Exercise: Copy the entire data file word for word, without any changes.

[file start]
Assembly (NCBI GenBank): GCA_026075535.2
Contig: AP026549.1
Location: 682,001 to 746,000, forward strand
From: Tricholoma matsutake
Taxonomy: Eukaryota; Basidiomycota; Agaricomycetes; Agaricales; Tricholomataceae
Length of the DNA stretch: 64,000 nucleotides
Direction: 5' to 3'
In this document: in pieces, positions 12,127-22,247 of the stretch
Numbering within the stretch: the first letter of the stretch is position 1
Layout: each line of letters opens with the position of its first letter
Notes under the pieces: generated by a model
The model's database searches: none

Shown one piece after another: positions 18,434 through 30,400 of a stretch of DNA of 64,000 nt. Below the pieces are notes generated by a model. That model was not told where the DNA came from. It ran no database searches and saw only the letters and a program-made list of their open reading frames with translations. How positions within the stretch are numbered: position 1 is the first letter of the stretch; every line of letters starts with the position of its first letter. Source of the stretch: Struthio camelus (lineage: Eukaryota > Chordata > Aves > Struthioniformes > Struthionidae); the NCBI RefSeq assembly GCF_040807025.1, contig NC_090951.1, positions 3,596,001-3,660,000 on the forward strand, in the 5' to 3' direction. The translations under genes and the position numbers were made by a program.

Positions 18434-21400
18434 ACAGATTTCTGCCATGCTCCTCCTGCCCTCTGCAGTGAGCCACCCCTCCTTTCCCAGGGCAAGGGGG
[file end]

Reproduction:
Assembly (NCBI GenBank): GCA_026075535.2
Contig: AP026549.1
Location: 682,001 to 746,000, forward strand
From: Tricholoma matsutake
Taxonomy: Eukaryota; Basidiomycota; Agaricomycetes; Agaricales; Tricholomataceae
Length of the DNA stretch: 64,000 nucleotides
Direction: 5' to 3'
In this document: in pieces, positions 12,127-22,247 of the stretch
Numbering within the stretch: the first letter of the stretch is position 1
Layout: each line of letters opens with the position of its first letter
Notes under the pieces: generated by a model
The model's database searches: none

Shown one piece after another: positions 18,434 through 30,400 of a stretch of DNA of 64,000 nt. Below the pieces are notes generated by a model. That model was not told where the DNA came from. It ran no database searches and saw only the letters and a program-made list of their open reading frames with translations. How positions within the stretch are numbered: position 1 is the first letter of the stretch; every line of letters starts with the position of its first letter. Source of the stretch: Struthio camelus (lineage: Eukaryota > Chordata > Aves > Struthioniformes > Struthionidae); the NCBI RefSeq assembly GCF_040807025.1, contig NC_090951.1, positions 3,596,001-3,660,000 on the forward strand, in the 5' to 3' direction. The translations under genes and the position numbers were made by a program.

Positions 18434-21400
18434 ACAGATTTCTGCCATGCTCCTCCTGCCCTCTGCAGTGAGCCACCCCTCCTTTCCCAGGGCAAGGGGG